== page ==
I started to like-like her at the Del Close Marathon in 2011. (Notice a trend?) Four of us were discussing Seinfeld, and which characters we were most like. She was Elaine, and I was George. I was a little distraught, as only in Jason Alexander’s fan fiction would Elaine ever fall for George. Luckily over the course of the festival we got to get to know each other more.
I wouldn’t make a move until months later when I ran into her at Comedy Bar. After a long discussion I came up with the brilliant flirting line, “I don’t want to date comedians.” Somehow we got together. (Booze.)
Laura: I found Chris appealing from the moment I saw him on stage as part of his Vanguard show. Mostly because he was funny and I really liked the way he improvised. But also he was attractive and was dressed in a weird skater/slacker/I-do-improv-and-have-no-money style that I particularly liked.
But I felt we really hit it off at DCM. Finding out Chris loves Seinfeld and relates most to George Costanza was sadly a big plus for me, as I am somewhat of a female Larry David.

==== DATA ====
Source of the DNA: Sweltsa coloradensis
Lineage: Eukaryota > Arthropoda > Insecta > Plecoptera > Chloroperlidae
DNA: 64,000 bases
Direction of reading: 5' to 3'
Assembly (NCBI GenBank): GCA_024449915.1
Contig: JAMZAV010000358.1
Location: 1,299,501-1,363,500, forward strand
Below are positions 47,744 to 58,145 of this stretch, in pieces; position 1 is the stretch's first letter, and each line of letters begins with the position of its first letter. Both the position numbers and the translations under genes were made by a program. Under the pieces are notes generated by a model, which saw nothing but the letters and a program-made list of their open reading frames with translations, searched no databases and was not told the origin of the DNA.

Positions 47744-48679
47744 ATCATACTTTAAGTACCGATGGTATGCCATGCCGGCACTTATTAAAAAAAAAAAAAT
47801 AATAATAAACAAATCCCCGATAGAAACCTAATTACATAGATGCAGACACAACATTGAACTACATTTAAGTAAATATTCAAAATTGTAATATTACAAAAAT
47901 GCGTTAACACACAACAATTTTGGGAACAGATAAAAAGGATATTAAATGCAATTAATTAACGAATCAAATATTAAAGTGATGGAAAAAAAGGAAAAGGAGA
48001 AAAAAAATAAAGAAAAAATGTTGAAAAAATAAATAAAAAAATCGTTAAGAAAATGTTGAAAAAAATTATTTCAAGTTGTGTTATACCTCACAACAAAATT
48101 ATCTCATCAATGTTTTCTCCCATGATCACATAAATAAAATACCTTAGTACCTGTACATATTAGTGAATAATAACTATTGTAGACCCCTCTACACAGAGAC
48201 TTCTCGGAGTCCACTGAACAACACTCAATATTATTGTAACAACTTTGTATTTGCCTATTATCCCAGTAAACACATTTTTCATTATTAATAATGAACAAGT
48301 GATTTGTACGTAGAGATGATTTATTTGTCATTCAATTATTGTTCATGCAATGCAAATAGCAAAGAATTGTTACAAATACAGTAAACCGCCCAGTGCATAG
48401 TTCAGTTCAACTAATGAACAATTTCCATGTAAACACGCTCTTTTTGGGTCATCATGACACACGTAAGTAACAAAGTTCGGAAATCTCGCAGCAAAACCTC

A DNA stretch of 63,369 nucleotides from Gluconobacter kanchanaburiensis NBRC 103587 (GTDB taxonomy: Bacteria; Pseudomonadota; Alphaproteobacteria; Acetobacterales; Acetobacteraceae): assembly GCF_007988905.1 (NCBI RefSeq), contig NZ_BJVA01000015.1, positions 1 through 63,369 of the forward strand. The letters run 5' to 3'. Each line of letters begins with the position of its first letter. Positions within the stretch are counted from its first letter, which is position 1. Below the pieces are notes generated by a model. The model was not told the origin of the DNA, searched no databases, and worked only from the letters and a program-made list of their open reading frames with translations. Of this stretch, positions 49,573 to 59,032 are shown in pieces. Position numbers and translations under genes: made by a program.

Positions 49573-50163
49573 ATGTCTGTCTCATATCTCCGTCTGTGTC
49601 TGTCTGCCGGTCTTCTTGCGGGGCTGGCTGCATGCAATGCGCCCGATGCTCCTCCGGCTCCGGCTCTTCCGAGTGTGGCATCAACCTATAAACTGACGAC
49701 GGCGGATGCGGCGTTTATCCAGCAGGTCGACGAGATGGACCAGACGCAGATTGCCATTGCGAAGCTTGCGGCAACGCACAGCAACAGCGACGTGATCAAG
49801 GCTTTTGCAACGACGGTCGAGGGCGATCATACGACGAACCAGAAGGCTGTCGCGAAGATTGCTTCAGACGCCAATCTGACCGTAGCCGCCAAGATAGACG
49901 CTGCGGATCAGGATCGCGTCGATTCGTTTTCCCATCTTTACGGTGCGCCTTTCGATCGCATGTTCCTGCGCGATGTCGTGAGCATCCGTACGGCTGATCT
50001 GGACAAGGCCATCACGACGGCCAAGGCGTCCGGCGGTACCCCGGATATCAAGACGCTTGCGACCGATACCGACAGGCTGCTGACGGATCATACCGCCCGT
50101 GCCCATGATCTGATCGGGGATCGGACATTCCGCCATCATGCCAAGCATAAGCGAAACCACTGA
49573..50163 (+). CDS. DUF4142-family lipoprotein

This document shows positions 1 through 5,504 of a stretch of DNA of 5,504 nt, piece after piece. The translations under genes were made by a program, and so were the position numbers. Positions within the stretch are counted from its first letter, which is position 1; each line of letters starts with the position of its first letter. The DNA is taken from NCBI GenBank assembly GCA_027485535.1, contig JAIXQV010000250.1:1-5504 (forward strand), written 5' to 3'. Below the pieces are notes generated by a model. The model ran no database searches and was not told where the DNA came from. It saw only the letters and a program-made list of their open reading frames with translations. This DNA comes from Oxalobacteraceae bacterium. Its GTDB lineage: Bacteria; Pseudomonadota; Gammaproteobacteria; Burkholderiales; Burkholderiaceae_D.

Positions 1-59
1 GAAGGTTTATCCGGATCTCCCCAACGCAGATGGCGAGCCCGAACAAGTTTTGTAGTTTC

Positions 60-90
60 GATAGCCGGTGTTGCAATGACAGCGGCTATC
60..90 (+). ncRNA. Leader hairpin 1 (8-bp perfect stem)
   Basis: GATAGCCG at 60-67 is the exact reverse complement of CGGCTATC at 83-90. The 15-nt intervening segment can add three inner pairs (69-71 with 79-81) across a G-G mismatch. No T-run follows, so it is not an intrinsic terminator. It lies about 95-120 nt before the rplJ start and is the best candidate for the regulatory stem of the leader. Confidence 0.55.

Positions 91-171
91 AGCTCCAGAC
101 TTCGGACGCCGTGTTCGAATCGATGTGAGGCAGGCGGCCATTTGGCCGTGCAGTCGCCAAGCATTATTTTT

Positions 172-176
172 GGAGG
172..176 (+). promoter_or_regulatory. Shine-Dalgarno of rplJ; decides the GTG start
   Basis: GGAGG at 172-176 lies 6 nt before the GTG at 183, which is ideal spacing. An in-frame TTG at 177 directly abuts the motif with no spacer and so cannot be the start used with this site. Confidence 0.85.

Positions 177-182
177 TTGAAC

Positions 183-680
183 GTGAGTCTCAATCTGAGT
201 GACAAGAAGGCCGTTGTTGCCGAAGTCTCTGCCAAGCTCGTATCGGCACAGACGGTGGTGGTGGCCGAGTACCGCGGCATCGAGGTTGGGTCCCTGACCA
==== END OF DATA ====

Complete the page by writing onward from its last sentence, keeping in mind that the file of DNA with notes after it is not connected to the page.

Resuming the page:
Chris was just as excited as I was to spend hours in FAO Schwartz looking at toys, and together we came up with the plot to a sequel to the movie Big, called Little, starring Colin Hanks. A love for Seinfeld, affinity for Lego, and abnormally detailed knowledge of a 1980s Tom Hanks classic. What was not to like?
P&C: Have you ever performed together?
Chris: We were never on the same improv team, but we did write and perform in a sketch revue together. We’re both Type A (okay, I’m more of an A minus) so we got stuff done. She is a crazy talented comedy writer, so she brought out the best in me.
Laura: We were both part of a short-run improv show where we improvised episodes of Degrassi Junior High. Man – we really need to bring that show back. It was so much fun. I played pregnant Spike and Chris played Mr. Raditch.
Other than that, we’ve done a few one-off shows together, co-wrote a news joke podcast, and worked together writing and acting in an anti-Ford municipal election sketch show.
It’s great working with someone who shares your crazy work ethic and obsession with detail (even if it’s maybe because they’re a little scared of how Type A you are). I remember I initially said I didn’t want to be that couple who does improv together. Now I actually want to start an improv duo with Chris called “That Couple Who.” I should remember to ask him about that…